And yet transformation is a part of the Christian life: through the power of the Holy Spirit we are being transformed from what we once were into what we shall one day be. It is a work in progress. We are all works in progress. As 2 Corinthians tells us, If anyone is in Christ, they are a new creation: everything old has passed away; see, everything has become new. And this happens – is happening – because of our encounter with God regardless of whether we were up a mountain when that encounter took place.

The problem here is that we can’t see the wood for the trees: it’s like being a parent or grandparent who sees the children daily and because of that doesn’t notice the subtle changes that take place. It takes the visit of a family friend or other relative who hasn’t seen them for a while to say, “Aren’t they growing up?”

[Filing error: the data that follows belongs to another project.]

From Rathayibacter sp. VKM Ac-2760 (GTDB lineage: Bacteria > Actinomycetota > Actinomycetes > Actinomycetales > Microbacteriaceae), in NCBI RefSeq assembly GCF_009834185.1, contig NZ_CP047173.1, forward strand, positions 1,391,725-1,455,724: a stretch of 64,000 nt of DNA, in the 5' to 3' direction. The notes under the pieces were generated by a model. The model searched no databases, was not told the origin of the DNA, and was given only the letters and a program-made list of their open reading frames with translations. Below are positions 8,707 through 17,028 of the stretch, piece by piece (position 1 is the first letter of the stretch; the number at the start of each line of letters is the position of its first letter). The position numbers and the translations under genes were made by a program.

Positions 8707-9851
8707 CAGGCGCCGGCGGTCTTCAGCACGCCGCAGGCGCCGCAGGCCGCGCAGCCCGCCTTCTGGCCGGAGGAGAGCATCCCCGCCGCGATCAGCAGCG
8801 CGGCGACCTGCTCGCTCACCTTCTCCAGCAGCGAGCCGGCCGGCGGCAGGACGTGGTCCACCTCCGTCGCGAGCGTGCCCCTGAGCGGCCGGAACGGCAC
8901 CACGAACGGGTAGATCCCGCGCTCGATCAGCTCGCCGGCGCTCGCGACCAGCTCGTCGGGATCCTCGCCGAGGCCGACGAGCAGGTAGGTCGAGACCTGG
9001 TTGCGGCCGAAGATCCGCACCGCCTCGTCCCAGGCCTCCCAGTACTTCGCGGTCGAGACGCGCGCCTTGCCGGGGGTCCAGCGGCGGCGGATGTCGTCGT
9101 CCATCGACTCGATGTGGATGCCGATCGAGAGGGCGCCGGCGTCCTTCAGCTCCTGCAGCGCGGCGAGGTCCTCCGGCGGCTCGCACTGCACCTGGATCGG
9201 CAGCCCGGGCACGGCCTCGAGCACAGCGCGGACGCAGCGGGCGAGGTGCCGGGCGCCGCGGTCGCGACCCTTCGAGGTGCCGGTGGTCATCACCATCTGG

I remember as a teenager hearing the testimonies of other Christians who told dramatic tales of transformation when they made a Christian commitment. It both excited and disappointed me that these testimonies told of change from a really lurid past: excited because of the possibility that God can change anyone, however dodgy their previous lives, and disappointed that my life was so dull and ordinary in contrast. I’m not doubting the truth of those testimonies but they were so far removed from my own uneventful upbringing that they were hard to identify with and yet the Holy Spirit was still at work in my life. I was just too close to the wood to see the trees. So, slowly but surely, attitudes and behaviours changed.